Parents suggest which indicators of progress and outcomes should be measured in young children with Autism Spectrum Disorder (ASD)

We are pleased to promote a new publication from the MeASURe study on selecting outcomes for young children with autism. This paper describes research that sought to identify parents’ views on which outcomes they feel are most important to measure for young children with autism.

There is growing recognition of the importance of ensuring that the outcomes measured in research are outcomes that are valued by individuals affected by a condition and their carers. This paper reports a scoping review of published qualitative studies and consultations with parent advisory groups. The aim was to identify parent views about the outcomes that are important in measuring the progress of young children with autism.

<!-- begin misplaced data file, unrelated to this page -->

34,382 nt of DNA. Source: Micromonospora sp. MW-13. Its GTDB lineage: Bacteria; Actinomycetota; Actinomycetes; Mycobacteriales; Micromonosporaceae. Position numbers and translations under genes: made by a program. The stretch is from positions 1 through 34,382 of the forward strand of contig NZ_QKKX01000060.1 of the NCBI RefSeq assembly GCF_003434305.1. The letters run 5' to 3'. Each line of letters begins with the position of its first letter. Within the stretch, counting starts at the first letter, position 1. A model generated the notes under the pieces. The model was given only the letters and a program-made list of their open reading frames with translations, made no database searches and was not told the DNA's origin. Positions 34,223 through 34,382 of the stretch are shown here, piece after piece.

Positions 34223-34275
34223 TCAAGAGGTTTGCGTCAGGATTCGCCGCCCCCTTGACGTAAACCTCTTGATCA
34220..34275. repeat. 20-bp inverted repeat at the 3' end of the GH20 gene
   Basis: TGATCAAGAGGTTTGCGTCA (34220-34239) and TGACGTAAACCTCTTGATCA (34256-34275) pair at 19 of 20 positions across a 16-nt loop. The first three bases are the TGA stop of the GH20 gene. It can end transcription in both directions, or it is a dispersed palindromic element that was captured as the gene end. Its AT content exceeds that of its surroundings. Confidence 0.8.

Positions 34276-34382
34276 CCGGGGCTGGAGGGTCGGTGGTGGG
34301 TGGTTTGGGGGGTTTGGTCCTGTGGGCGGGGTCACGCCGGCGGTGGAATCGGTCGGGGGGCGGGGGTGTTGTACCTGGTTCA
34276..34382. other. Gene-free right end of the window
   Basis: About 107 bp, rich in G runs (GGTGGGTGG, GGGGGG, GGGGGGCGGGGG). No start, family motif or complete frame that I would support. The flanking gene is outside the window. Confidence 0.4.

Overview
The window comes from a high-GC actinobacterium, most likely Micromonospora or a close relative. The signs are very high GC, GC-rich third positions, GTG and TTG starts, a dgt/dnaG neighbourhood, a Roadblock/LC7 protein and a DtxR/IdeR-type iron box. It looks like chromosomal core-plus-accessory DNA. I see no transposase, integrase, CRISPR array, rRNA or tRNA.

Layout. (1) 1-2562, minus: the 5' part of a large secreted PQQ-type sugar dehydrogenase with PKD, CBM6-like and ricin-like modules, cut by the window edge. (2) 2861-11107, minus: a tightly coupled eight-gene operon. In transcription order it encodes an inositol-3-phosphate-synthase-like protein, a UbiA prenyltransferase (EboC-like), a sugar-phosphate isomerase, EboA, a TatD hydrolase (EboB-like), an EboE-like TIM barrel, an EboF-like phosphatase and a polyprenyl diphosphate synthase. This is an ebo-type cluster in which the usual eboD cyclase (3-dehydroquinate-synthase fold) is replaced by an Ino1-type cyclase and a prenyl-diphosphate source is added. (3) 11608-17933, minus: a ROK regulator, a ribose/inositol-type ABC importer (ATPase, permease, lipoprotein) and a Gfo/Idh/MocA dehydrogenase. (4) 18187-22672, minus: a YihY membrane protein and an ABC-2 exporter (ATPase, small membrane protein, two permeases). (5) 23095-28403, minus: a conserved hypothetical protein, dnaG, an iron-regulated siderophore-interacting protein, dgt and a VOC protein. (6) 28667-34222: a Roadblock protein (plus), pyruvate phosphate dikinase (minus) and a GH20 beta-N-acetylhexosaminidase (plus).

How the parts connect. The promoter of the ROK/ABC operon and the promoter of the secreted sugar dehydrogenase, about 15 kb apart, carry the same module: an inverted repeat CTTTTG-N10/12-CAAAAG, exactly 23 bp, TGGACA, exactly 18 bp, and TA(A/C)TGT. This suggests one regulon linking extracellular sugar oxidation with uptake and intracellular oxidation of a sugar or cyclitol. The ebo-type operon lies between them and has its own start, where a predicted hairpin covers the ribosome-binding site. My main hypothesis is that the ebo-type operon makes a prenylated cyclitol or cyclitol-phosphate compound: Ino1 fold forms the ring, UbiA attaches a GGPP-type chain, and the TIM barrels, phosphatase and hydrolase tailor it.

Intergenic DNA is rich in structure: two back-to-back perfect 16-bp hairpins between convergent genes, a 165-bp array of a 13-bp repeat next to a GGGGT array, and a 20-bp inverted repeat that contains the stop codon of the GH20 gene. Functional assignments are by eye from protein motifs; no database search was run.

Their highest ranked outcomes impacted directly on everyday life: namely anxiety, distress, hypersensitivity, sleep problems, happiness, relationships with brothers and sisters, and parental stress. There was considerable overlap between these outcomes and the proposed core suite of outcomes for children with neurodisability generally that we identified in our CHUMS project.

You can access and read the full paper for free.

This research was led by Professor Helen McConachie at the University of Newcastle with a team from around the UK and Australia.

The work was commissioned and funded by the National Institute for Health Research

Find out more on our MeASURe project page.

 

 

 

 

 

 

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